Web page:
Posted on February 6th, 2015 (12:00 pm) by Shayna Parr

The latest record from The Dodos, Individ, is a guitar and drum focused record that hearkens back to the band's biggest commercial success, Visiter.

The loud, but articulate and powerful guitar lines dueling with Metric Long’s dark vocals on “Precipitation” set the tone for the band’s latest collection. The album’s energy is especially impressive considering that The Dodos began working on it right after finishing Carrier. Individ certainly proves that they have an unlimited amount of creative energy.

Following “Precipitation” comes another water theme track with, “The Tide,” which has a similar upbeat energy. However, here it’s combined with rising and falling backing vocals, making the track name very appropriate. Like “Precipitation,” “The Tide” is a fun, engaging listen that keeps you bouncing on your toes the whole way through.

The next track, “Bubble,” is much more relaxed, with tight harmonies and cyclical guitar lines reminiscent of other punky folk bands like Fleet Foxes. “Competition” brings back the strong guitar and drum beats, with Long’s relaxed, but confident vocals soaring over them. The raspiness of his voice adds an air of mystery to this otherwise upbeat track, making it a layered song that's impossible to get tired of.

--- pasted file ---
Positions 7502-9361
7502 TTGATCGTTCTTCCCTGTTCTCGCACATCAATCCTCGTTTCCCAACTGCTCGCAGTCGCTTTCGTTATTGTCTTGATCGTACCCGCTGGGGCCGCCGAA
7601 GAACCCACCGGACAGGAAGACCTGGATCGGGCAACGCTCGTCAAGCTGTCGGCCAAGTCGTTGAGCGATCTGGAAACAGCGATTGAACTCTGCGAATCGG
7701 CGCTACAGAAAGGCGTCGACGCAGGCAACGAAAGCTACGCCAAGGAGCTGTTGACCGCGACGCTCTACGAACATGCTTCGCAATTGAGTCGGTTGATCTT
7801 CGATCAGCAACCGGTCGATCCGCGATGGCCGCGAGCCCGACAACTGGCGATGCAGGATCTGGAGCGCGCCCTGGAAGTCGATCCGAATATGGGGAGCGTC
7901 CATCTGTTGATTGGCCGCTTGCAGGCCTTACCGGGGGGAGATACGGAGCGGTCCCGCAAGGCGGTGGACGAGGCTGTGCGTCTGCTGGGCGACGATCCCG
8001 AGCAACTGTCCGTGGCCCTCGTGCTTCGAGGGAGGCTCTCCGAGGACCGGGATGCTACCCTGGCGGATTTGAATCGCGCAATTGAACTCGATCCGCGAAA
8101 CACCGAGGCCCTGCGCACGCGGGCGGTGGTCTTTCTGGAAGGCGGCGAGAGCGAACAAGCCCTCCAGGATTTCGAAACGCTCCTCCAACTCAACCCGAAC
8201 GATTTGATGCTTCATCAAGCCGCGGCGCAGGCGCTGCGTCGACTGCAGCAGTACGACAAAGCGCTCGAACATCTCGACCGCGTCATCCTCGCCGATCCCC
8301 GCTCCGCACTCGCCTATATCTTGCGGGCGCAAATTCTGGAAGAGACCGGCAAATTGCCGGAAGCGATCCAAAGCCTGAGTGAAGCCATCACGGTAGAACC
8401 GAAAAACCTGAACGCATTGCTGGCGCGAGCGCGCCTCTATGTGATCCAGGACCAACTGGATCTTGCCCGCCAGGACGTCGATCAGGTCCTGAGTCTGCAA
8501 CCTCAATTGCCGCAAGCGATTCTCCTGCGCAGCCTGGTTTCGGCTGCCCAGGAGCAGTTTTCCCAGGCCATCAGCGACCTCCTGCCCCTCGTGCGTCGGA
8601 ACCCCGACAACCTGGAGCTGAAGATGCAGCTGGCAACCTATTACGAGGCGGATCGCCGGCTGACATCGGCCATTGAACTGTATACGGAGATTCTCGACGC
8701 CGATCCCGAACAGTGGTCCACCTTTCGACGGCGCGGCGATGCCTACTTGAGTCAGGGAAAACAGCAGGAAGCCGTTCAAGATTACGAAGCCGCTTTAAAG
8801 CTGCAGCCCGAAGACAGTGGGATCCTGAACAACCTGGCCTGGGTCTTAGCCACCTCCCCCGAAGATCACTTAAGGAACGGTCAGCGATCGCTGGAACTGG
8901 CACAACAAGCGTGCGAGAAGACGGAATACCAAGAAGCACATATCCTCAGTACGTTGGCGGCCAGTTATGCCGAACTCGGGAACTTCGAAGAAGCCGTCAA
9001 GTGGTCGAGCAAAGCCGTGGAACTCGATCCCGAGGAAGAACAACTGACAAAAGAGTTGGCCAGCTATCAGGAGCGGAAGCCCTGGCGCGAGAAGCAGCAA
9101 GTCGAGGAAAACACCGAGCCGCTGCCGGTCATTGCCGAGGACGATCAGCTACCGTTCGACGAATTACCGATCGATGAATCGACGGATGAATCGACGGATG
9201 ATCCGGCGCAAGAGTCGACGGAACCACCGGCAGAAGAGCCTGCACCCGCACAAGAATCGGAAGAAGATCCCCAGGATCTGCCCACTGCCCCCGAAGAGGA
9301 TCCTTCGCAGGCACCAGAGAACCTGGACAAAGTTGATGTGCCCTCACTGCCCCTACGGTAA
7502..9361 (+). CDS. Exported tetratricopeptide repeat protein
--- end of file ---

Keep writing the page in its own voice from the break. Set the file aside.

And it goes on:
Long capitalizes on the darkness in his voice on the aptly named, “Darkness,” a more contemplative, reflective track than any on the first half of the album. This spooky track has a perfect wintery vibe for Individ’s January release date, and adds variety to the album. The simple beauty of the track's harmonies and falling, almost harp-like guitar chords make it sound extra magical. It's a definite standout on the album.

The up-tempo feeling of the earlier half of the album returns in “Goodbyes and Endings,” changing every once in a while with its frequent time signature changes. “Retriever” contrasts sharply as Long’s lighter vocals glide over a rough, harsh guitar line. Clearly, the band saved the surprises for the second half of Individ, but enough elements from the first half of the album appear to make it cohesive.

The only song that doesn’t seem to fit is the super slow “Bastard,” with its muddy vocals and almost dirge-like tempo. Though it clocks in at around three minutes, the monotony of the melody and guitar make the track seem much longer. Thankfully, the album closes out with “Pattern/Shadow,” a much more interesting track that combines brightness and roughness for a cool seven minutes of ear candy.

All in all, The Dodos' newest album has plenty of variety and intrigue to keep you listening, but still maintains enough similarities in each song to make it cohesive. It’s light and dark, rough and smooth, and just an all-around great listening experience that will make you wish it was longer than nine tracks.

Track List:

  1. Precipitation
  2. The Tide
  3. Bubble
  4. Competition
  5. Darkness
  6. Goodbyes and Endings
  7. Retriever
  8. Bastard
  9. Pattern/Shadow
The Dodos - Individ Review
Purchase at: Amazon | eMusic

Our Rating

67 / 100
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